I've lived and worked in London for most of my adult life and am perpetually astonished, amazed, and fascinated by the city around me. It's histories, small and large, are a constant delight and surprise for me, and its hidden places of enchantment fire my imagination. So, when I came to write my first novel, for Claret Press, there was no other place where it could possibly be set and I chose central London which I knew very well and had layer upon physical layer of history. Given that it was a crime thriller, it had to use those hidden places, which mirrored the surface world, as part of the plot. Walk with me along one of London's lost rivers on my website

Julie's book list on secret subterranean London

Julie Anderson Why did Julie love this book?

OK, this isn't focused on the subterranean, but it does touch frequently upon underpasses and tunnels and is a personal journey, passing through the parts of London where the 'Ginger Line' - the London Overground railway -  runs. Sinclair uses his experiences to illuminate the changing city, a jumping-off point for explorations of places, their past, and present. His journey is bound up with writers and artists of all kinds. He, like Ackroyd, has an eye for the bizarre, but Sinclair has a sense of danger, real and modern, while Ackroyd summons the haunting past.

By Iain Sinclair,

Why should I read it?

1 author picked London Overground as one of their favorite books, and they share why you should read it.

What is this book about?

Iain Sinclair explores modern London through a day's hike around the London Overground route.

Echoing his journey in London Orbital over a decade ago, Iain Sinclair narrates his second circular walk around the capital. Shortly after rush-hour and accompanied by a rambling companion, Sinclair begins walking along London's Overground network, or, 'Ginger Line'. With characteristic playfulness, detours into folk history, withering assessments of the political classes and a joyful allegiance to the ordinary oddball, Sinclair guides us on a tour of London's trendiest new transport network - and shows the shifting, changing city from new and surprising angles.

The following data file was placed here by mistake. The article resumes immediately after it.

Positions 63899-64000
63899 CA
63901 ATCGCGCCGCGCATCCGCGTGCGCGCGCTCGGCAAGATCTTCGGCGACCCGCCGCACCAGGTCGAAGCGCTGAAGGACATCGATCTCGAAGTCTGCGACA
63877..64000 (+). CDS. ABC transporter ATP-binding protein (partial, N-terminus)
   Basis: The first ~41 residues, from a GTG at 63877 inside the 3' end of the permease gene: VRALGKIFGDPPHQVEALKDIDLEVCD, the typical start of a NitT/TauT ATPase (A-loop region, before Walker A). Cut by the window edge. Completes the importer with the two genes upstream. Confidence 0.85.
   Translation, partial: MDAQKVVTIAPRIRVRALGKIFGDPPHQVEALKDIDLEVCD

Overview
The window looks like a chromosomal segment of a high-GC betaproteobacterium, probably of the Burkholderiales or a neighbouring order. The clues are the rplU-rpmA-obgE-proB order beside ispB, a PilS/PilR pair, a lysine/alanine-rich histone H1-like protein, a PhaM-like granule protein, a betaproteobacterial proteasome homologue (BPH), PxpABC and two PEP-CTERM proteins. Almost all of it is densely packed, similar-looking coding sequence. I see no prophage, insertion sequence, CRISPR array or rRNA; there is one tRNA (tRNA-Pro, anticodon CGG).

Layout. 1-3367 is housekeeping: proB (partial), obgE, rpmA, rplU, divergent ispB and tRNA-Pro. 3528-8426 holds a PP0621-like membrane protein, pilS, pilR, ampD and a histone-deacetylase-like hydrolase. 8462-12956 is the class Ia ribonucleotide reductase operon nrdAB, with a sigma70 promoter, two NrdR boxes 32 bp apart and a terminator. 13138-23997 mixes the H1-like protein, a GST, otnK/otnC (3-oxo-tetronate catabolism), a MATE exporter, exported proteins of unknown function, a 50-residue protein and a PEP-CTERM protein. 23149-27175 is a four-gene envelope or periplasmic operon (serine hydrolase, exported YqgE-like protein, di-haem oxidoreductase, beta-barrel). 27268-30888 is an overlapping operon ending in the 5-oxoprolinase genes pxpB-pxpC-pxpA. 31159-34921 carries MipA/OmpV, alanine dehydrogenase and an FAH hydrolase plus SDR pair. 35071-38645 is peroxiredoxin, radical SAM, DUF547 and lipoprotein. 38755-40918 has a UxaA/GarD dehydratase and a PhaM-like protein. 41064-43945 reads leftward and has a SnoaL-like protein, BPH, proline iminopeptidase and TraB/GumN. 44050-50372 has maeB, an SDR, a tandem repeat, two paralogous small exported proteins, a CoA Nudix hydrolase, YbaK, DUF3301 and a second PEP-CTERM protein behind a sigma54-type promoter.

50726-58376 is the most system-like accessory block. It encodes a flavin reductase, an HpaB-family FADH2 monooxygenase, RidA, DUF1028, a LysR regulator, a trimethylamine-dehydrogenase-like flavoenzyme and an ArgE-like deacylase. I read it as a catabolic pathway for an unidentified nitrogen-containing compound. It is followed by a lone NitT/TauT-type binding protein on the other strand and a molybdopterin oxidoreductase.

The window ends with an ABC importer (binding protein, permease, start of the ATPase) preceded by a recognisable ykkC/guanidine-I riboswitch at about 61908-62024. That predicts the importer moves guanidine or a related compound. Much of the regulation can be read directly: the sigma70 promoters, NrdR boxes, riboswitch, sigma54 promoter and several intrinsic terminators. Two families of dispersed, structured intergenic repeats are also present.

'He is…

Book cover of Joss Naylor's Lakes, Meres and Waters of the Lake District: Loweswater to Over Water: 105 miles in the footsteps of a legend

Stuart Fisher Author Of Canals of Britain: A Comprehensive Guide

From my list on our canals, rivers, and coast.

Who am I?

I was fortunate enough to take up white water kayaks as a student in Scotland, eventually becoming a member of the British wild water racing team. The portable nature of these craft makes it easy to move from one stretch of water to another. I subsequently became the editor of Canoeist (by accident) and have travelled all the major British canals, the larger lochs, the entire mainland coast, and many other waters, producing guides that have been found useful for those on the water, on foot, on bikes or in armchairs.

Stuart's book list on our canals, rivers, and coast

Stuart Fisher Why did Stuart love this book?

In 1983 the 47-year-old fell runner Joss Naylor set a record of 19 hours 14 minutes for touching all 27 relevant lakes in the Lake District.

His astonishing time for this 169km run still stands. This was not on the flat, of course, but often over rough country, involving over 6km of vertical height gain.

He had to prepare his support team, find his own route and have witnesses at each lake in the days before mobile phones or satnav. The author walked the route in 2020 with a photographer and Joss in 10 days, still not hanging about for a man in his 80s.

Joss chose to donate his royalties for this inspirational book to the Brathay Trust, which helps the disadvantaged, match funded by publishers Cicerone.

By Vivienne Crow,

Why should I read it?

1 author picked Joss Naylor's Lakes, Meres and Waters of the Lake District as one of their favorite books, and they share why you should read it.

What is this book about?

King of the Fells. Iron man. Lake District fell running legend. Joss Naylor is all of these things and more. His achievements are astounding, his records stand the test of time. In 1983 he completed the 105-mile Lakes, Meres and Waters (LMW) route in a staggering 19hr 14min and to this day, describes it as one of the best routes he ever ran. High praise indeed and yet, so few know of it.

Part guidebook, part inspirational regaling, this book interweaves tales of past and present as Naylor reflects on his 1983 epic on a re-walk 37 years later. In…

Book cover of Wanderlust: A History of Walking

Jim Miller Author Of Drift

From my list on urban wandering and subterranean history.

Who am I?

I teach literature, Labor Studies, and writing at San Diego City College and have written three San Diego-based novels: Drift, Flash, and Last Days in Ocean Beach, along with Under the Perfect Sun: The San Diego Tourists Never See, a radical history of San Diego that I co-wrote with Mike Davis and Kelly Mayhew. Both as a writer and as a daily wanderer on the streets of San Diego, I have a passion for the psychogeography of the city space and a deep curiosity for and love of the people I encounter there.

Jim's book list on urban wandering and subterranean history

Jim Miller Why did Jim love this book?

This book really got to me because it offers a rich and quixotic history of walking that encompasses the Romantics, the French flaneurs, and a host of other wanderers. In her chapter on San Francisco, Solnit re-maps the space of her home city in a way that outlines her own rediscovery and gave me new eyes to see a place that I love.